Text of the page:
Physics at Virginia

"Precision Measurements with the Neutron at Low Energies and High Intensities"

Dave Phillips , North Carolina State University
[Host: Don Crabb]
Precision measurements of neutron interactions at low energies and high intensities off er many avenues to search for physics beyond the Standard Model. Motivated by this particle physics impact, there are ongoing experimental programs which utilize cold and ultra-cold neutrons (UCN) to measure the neutron static electric dipole moment, neutron β-decay parameters, and possible new short range interactions. In this talk, we will focus on two such programs: a β-decay program at Los Alamos National Laboratory (LANL) utilizing UCNs and a proposed experiment to search for neutron-antineutron oscillations at Fermi National Accelerator Laboratory (FNAL). Modern studies of neutron β-decay o ffer an improved, nuclear structure independent determination of the CKM matrix element Vud through more precise measurements of the neutron lifetime and β -decay correlation coefficients. Vud is a critical input to a direct test of CKM matrix unitarity, which places stringent limits on extensions to the Standard Model for charged current interactions. This talk will begin with a summary of the UCNA experiment at LANL, the only experiment to perform a measurement of angular correlations in neutron β-decay (spin-electron asymmetry parameter A(E)) using UCN. We then present a recently proposed experiment to search for n − ‾n oscillations using free neutrons at FNAL, which would provide a sensitive window to probe for baryon number violating interactions with Δβ = 2, would provide insight into the origin of matter-antimatter asymmetry in the universe and would change our ideas on the energy scales relevant for quark-lepton uni cation and neutrino mass generation. Methods for an improved search for n − ‾n oscillations using free neutrons and recent detector characterization studies for such a search will be discussed.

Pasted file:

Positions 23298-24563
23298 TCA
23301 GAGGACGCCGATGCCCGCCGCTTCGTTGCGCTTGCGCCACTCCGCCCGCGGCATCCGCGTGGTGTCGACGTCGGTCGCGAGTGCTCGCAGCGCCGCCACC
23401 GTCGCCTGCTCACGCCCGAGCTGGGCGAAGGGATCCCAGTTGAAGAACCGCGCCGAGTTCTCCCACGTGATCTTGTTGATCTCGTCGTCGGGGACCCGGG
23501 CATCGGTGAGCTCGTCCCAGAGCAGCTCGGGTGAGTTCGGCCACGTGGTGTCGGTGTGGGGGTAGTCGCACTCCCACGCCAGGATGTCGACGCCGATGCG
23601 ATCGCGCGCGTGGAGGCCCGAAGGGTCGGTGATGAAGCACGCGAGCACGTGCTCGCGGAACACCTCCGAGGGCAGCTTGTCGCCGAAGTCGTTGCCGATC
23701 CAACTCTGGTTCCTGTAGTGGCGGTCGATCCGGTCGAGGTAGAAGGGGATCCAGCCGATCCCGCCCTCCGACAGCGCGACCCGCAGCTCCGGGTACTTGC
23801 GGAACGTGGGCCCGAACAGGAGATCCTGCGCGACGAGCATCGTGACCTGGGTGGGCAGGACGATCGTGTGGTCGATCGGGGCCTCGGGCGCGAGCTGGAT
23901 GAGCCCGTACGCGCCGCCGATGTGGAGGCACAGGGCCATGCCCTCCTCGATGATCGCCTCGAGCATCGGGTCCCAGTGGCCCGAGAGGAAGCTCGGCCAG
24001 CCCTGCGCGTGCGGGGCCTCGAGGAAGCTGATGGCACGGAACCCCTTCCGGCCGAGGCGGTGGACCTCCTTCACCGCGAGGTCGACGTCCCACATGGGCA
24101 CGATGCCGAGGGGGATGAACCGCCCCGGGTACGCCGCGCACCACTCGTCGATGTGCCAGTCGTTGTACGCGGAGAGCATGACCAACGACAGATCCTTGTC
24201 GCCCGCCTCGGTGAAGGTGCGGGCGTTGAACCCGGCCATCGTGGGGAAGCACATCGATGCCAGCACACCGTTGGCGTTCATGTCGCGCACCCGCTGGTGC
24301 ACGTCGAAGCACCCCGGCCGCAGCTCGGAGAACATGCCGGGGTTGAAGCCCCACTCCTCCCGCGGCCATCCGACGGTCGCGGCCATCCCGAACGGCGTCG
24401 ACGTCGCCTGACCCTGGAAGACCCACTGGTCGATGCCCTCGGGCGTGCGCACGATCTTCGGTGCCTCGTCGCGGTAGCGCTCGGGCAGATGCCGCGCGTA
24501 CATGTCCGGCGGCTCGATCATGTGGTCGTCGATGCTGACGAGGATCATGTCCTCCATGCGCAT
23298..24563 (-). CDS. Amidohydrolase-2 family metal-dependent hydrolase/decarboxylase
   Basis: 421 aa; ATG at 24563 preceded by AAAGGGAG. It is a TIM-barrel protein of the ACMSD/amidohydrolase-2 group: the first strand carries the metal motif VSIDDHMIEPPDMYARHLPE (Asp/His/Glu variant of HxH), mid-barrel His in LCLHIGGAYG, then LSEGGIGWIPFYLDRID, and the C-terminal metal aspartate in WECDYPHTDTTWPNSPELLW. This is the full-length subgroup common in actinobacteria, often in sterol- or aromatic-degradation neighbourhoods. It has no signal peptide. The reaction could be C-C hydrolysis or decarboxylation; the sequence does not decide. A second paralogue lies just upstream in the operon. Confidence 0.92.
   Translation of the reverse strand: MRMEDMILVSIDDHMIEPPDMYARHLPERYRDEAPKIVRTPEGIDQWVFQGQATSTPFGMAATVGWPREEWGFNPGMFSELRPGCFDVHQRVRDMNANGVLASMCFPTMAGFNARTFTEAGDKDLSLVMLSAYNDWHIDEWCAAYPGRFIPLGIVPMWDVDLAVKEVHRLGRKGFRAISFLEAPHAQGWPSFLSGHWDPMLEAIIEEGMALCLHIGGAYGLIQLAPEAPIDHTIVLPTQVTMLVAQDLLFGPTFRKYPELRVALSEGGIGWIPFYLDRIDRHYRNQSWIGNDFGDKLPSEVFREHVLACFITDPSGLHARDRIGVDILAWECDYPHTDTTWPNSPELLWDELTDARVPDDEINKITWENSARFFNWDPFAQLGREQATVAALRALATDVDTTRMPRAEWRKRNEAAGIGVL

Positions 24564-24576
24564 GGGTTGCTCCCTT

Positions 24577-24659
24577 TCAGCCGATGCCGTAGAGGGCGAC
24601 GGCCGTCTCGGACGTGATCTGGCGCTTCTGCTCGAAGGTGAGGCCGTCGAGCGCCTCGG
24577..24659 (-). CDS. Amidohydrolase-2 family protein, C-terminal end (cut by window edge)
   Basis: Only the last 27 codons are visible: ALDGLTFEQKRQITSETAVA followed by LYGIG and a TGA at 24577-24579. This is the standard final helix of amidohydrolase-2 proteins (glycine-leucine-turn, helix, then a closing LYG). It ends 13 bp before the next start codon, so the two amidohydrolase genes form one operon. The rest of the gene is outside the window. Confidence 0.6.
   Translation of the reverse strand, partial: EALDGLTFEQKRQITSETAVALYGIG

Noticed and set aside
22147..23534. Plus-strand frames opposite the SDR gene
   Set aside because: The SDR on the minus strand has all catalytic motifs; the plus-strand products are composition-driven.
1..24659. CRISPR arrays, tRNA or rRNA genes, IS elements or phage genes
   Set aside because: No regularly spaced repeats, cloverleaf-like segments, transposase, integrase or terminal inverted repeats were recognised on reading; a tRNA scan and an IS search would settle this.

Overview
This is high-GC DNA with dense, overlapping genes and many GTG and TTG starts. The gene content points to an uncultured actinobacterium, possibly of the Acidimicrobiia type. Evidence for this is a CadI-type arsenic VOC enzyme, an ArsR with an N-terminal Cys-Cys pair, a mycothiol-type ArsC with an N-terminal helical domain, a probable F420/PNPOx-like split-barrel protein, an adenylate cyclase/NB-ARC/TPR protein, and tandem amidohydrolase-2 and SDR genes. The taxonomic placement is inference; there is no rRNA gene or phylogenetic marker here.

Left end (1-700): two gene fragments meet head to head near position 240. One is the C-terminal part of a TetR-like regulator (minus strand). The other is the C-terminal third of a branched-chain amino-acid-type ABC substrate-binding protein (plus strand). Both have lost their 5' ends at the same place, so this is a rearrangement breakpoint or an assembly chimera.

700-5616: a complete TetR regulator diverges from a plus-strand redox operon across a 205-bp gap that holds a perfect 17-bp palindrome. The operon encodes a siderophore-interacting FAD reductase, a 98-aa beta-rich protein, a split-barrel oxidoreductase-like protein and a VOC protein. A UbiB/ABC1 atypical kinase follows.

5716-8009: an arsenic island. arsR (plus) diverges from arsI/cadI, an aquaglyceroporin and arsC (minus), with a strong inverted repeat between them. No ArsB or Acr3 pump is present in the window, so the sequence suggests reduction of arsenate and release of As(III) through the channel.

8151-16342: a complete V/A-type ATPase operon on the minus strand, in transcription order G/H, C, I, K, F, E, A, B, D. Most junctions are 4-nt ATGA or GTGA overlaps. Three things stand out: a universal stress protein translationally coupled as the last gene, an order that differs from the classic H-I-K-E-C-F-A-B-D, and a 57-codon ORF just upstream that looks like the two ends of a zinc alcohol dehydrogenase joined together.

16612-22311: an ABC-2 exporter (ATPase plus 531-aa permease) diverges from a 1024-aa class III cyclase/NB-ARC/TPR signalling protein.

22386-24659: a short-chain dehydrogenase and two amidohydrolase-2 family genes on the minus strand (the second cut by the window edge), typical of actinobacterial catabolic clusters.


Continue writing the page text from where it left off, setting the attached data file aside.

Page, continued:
Nuclear Physics Seminar
Tuesday, September 24, 2013
3:30 PM
Physics Building, Room 204
Note special room.

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